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An 18 year old girl called Joy has gone missing. Another girl called Helen is a few weeks away from leaving her care home. Helen is asked to 'play' Joy in a police reconstruction that will retrace Joy's last known movements. Joy had everything. A loving family, a boyfriend, a bright future. Helen, parent-less, has lived in institutions all her life and has never been close to anyone. Gradually Helen begins to immerse herself into the role, visiting the people and places that Joy knew; quietly and carefully insinuating her way into the lost girl's life. But is Helen trying to find out what happened to Joy that day, or is she searching for her own identity? Written by
Slater, Ben (III)
I saw about twenty films at the 2008 Sydney Film Festival, and Helen was probably my favourite feature. Steadfast in mystery, atmosphere, weirdness and emotional bleakness, the film follows the slow-growing obsession of the eponymous heroine with the former life of another girl, Joy, who disappeared in the local park one day, and whom Helen is 'playing' in a police reconstruction of the event.
The film has a beautiful cryptic quality, not in any conventional kind of whodunnit sense, but as regards both the elusive character of Helen and the nature of the film itself. The long, unbroken takes, great silences and restrained, almost self-effacing interactions amongst the characters generate fascination and curiosity. Is it some kind of hyper-naturalism? Or the opposite of naturalism? The players are often facing away from each other, or off the screen, or shot from behind, or just so that you can't see their faces. When a creepily patronising policewoman arrives to brief Joy's schoolmates about the reconstruction of the disappearance, half the scene is viewed via its reflection in a mirror.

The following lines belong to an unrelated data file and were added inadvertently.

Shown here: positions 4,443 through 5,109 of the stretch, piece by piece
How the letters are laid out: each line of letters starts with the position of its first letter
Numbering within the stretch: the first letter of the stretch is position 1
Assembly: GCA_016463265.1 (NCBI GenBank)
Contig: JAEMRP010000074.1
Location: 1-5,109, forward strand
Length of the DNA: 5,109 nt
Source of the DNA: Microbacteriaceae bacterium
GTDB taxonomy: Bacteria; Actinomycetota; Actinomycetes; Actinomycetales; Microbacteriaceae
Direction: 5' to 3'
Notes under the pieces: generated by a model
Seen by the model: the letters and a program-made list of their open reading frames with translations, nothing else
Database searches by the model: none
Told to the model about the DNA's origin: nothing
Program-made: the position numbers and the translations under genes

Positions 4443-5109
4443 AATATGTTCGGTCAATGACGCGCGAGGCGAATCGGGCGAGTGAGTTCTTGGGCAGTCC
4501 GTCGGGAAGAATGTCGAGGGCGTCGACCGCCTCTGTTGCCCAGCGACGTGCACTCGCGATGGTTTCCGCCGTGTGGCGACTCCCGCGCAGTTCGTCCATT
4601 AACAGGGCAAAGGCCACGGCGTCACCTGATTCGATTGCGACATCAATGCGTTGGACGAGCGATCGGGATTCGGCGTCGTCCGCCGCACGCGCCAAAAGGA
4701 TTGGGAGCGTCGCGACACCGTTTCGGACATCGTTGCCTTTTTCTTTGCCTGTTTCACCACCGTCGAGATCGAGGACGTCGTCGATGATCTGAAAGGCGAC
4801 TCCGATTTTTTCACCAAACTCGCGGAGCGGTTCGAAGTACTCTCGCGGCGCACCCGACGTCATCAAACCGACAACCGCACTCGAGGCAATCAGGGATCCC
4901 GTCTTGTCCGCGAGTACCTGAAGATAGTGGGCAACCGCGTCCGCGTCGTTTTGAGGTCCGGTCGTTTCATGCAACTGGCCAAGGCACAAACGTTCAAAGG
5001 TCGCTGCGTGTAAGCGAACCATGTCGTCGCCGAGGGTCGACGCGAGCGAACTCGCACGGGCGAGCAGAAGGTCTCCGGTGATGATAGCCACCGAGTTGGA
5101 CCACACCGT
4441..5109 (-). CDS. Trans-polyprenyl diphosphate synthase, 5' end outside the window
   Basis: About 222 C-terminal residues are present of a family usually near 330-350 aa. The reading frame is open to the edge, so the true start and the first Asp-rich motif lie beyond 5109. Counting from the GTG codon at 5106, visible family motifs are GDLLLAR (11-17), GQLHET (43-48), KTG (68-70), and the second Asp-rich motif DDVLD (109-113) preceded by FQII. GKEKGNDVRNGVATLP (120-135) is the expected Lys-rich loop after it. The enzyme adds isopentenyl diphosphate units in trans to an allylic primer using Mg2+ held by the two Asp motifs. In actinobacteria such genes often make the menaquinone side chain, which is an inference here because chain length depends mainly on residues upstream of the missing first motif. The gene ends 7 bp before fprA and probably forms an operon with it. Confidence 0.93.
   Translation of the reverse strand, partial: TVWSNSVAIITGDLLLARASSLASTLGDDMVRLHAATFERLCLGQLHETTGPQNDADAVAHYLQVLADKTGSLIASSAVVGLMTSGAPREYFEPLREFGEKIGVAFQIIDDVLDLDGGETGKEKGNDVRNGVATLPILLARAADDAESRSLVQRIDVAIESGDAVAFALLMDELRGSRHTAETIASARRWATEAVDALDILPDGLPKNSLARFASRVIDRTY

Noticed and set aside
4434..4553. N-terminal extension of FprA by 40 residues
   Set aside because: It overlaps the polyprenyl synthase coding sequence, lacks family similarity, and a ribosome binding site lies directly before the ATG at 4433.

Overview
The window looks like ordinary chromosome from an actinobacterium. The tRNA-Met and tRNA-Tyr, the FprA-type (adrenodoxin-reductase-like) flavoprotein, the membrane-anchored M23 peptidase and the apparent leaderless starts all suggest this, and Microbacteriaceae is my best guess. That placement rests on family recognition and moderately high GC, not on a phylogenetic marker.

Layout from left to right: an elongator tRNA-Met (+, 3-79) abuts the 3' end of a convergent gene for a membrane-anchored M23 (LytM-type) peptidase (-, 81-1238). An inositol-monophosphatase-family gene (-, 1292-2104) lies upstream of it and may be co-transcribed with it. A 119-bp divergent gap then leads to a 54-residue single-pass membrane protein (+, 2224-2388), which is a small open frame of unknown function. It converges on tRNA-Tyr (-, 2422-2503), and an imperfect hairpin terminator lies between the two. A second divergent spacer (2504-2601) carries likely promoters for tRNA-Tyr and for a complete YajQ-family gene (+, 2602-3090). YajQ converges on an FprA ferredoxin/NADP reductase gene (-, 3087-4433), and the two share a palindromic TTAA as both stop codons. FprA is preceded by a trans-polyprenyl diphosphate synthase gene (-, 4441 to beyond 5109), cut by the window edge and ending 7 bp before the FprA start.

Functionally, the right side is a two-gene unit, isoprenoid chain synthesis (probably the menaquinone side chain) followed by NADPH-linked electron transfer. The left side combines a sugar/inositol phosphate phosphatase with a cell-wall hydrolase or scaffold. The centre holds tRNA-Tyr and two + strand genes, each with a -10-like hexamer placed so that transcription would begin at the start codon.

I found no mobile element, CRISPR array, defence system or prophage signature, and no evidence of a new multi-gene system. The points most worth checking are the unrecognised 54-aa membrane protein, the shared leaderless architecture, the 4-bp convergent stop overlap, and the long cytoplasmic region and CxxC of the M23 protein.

Some of the dialogue is bizarre in its expositional nature, enough to prompt amusement, yet at others times it is completely evasive. Helen feels such a great hollow within herself (she has been raised in care, and her past and parentage are shrouded in mystery) that her vocalisation mostly consists of dull murmured statements. The strongest indication that some of the weirdness is in droll taste is an amusing scene in which a morose-looking teacher appears to do the worst job in the world in trying inspire the students with talk of 'blue skies thinking'.
The film is framed by metronomically perfect editing, fades to black, abstraction-making shots of dappled light filtering through park trees and a glacial ambient score. It reminded me at times of David Lynch in its poetic design. It offers a unique vision of a situation which opens onto multiple mysteries, most importantly the mystery of what is inside Helen, played with supernatural understatement by Annie Townsend. And it is emotionally confronting, with some moments that are very difficult to bear. This is beautiful cinema.
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